1. What drew you to a career in finance in the first place?
I had a teacher in high school who handed out copies of the Wall Street Journal. He had us flip to the Money & Investing section and showed us how to read the stock price tables, explained the meaning of 52-week highs and lows, P/E multiples, etc. From that point I was hooked.
My interest has always been drawn to the intersection of macroeconomics and financial markets, rather than corporate finance or accounting. I studied economics in undergrad and graduate school and then began working as a professional economist or “global macro” analyst on Wall Street. Choosing to work as an economist, rather than a financial analyst, has meant my work has been focused on trying to understand the drivers of macroeconomic variables like Gross Domestic Product or inflation, and to gain insight into the direction of assets sensitive to the health of the overall economy, like interest rates or currencies.
2. How did your relationship with crypto begin, and what convinced you to make the career jump?
I’m not sure when I first heard about Bitcoin, but certainly by 2013 it was already being widely discussed in the economics community. I first wrote about Bitcoin in a professional capacity during the 2017-2018 cycle. A colleague and I argued that Bitcoin (or possibly other cryptocurrencies) could be a viable form of money in less developed economies with less functional monetary systems. Historically we see “Dollarization” in these places—the use of the US Dollar instead of the national currency—so it seemed possible we could also see “crypto-ization” (and to some extent this is happening). As Decentralized Finance (DeFi) emerged in the most recent cycle, I went much deeper into crypto and could imagine a much wider range of applications for this public blockchain technology.
At some point in this process I decided I wanted to move full-time into crypto—hopefully for the rest of my career. I find the subject matter incredibly interesting and think that public blockchain technology will eventually be ubiquitous. I felt a need to watch this all play out up close.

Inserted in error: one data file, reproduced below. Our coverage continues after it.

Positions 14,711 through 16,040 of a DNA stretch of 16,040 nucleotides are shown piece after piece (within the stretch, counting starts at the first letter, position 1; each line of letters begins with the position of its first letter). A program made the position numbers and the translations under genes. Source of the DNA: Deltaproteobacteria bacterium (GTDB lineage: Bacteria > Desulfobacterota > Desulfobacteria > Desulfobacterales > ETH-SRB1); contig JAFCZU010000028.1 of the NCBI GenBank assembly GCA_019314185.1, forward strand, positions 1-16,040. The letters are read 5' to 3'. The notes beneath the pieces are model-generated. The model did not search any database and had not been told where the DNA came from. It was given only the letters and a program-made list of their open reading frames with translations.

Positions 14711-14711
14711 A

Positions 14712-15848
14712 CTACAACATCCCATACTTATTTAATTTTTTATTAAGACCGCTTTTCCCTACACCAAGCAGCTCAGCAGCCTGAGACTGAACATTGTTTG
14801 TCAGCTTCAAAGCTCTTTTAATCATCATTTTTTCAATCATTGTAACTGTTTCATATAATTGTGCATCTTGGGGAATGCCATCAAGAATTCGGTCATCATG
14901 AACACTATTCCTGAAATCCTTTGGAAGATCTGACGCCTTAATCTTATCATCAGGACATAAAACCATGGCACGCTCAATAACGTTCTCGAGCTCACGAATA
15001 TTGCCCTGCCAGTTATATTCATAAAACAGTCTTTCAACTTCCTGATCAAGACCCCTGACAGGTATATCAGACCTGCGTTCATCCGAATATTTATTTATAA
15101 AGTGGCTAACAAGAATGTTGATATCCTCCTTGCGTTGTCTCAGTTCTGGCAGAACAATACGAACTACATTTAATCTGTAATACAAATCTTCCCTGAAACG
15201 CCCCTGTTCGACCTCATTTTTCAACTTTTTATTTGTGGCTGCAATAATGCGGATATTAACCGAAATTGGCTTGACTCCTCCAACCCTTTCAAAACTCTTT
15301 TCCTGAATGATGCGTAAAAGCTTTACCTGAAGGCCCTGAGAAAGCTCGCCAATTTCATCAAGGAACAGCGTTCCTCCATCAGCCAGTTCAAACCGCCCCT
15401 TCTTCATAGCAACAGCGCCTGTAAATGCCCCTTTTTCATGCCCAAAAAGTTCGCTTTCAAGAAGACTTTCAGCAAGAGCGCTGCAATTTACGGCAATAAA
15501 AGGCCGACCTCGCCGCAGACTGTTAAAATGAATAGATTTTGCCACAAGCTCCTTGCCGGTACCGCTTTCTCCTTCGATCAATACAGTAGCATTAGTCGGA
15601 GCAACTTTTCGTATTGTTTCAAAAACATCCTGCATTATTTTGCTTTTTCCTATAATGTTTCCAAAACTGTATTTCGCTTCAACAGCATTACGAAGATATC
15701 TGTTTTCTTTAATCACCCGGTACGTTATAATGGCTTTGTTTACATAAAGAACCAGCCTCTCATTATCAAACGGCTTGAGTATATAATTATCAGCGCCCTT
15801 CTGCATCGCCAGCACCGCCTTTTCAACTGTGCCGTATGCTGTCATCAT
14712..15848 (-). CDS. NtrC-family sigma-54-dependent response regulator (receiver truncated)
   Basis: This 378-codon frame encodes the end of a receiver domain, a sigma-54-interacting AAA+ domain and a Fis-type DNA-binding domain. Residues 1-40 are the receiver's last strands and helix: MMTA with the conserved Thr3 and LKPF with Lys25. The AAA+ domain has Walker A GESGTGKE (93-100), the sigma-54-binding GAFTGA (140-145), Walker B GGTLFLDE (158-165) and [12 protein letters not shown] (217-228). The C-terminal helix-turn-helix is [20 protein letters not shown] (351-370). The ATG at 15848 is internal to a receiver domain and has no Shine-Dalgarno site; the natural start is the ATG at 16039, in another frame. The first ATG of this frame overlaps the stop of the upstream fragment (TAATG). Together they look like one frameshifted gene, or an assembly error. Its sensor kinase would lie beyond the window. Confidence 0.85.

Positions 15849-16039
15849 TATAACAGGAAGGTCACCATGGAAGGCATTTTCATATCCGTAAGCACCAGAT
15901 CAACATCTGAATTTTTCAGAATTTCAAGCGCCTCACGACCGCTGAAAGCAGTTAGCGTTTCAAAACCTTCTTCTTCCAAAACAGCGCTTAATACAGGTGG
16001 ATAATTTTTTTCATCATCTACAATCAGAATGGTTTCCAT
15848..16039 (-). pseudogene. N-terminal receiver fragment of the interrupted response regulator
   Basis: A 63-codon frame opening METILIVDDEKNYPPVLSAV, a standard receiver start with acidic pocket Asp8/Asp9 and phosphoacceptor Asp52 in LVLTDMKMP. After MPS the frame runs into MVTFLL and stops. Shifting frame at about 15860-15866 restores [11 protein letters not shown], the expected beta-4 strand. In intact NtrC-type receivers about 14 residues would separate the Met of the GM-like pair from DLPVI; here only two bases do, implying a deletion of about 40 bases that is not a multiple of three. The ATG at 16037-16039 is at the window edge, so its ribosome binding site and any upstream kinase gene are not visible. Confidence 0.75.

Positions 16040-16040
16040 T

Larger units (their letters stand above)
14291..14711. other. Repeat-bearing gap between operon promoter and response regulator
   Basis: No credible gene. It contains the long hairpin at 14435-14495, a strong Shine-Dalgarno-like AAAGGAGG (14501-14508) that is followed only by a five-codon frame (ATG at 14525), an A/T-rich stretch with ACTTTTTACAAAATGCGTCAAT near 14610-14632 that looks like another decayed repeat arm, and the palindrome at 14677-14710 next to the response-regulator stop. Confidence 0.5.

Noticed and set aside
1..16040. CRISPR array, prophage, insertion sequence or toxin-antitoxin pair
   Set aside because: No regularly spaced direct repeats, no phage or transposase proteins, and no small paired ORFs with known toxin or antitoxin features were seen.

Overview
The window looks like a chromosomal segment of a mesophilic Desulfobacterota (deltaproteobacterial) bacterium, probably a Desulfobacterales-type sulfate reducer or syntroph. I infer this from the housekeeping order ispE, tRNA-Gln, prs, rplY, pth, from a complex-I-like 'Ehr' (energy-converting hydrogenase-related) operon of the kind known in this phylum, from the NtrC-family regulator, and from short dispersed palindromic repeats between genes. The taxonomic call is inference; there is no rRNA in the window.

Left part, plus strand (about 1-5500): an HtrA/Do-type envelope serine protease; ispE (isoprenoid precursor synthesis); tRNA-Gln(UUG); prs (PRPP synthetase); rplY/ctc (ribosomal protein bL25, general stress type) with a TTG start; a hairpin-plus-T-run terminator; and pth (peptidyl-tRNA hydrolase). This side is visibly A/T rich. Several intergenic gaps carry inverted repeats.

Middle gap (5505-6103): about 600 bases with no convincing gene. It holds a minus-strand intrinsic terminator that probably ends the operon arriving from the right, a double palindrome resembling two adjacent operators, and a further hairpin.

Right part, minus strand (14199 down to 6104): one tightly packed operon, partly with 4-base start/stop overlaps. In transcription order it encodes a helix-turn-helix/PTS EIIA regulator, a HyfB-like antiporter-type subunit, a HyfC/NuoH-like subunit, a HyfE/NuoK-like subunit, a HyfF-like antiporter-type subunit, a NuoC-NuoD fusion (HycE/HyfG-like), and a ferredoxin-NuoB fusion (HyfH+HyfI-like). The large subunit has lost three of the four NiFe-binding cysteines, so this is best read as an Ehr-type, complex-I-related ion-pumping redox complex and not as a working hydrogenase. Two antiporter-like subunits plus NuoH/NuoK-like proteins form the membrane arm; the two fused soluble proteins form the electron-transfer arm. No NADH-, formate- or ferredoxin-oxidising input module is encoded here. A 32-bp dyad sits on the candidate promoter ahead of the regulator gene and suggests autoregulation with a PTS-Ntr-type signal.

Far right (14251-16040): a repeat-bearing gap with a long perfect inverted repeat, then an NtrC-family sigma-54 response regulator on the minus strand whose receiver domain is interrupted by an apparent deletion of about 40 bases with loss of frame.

3. Why join Grayscale in particular?
The first reason was integrity. It was important for me to join a firm that takes its regulatory responsibilities seriously, that establishes best practices when the rules of the road are unclear, and that always acts in the best interest of investors.
The second reason was the business model. As a leading asset manager, Grayscale will very likely benefit as crypto market capitalization grows over time. It has a big head start in the US market and a track record of successfully launching and managing new products.
Lastly, I was impressed with the leadership team. They are in it to win it.
4. What do your former colleagues in traditional finance misunderstand most about crypto?
This could be a long list, but the strangest one is when people tell me that they are excited about “blockchains” but don’t like “cryptocurrencies.” Private or permissioned blockchains are not a very interesting innovation, in my view—it is just another way to set up a database. The groundbreaking technology, first demonstrated by Bitcoin, are public or permissionless blockchains. These are similar to a database or server that has no centralized administrator—no person, company, or government. Anyone can come and go, pseudo-anonymously, and yet the system functions extremely well. Cryptocurrencies provide the economic incentives that encourage a decentralized set of actors to maintain these networks—without them the technology does not work.
5. Crypto is such a complex field. How do you and the research team decide what to focus on?
It is a big topic, but we have a relatively specific focus: to educate current and potential investors as they access crypto markets. Grayscale already provides industry-leading digital asset investment products within the US regulatory perimeter. The role of my team is to help investors understand these assets as well as possible: how the technology works, what the emerging use cases are, what drives valuations, and how these assets can contribute to portfolio diversification.
I believe strongly that certain cryptocurrencies will offer superior returns to other asset classes for a long time. But the technology is complicated and poorly understood, and some members of the public are understandably put off by its boom/bust cycles. I want Grayscale’s research team to be recognized as a trusted source of information about crypto so that the average investor’s portfolio can benefit from this unique asset class.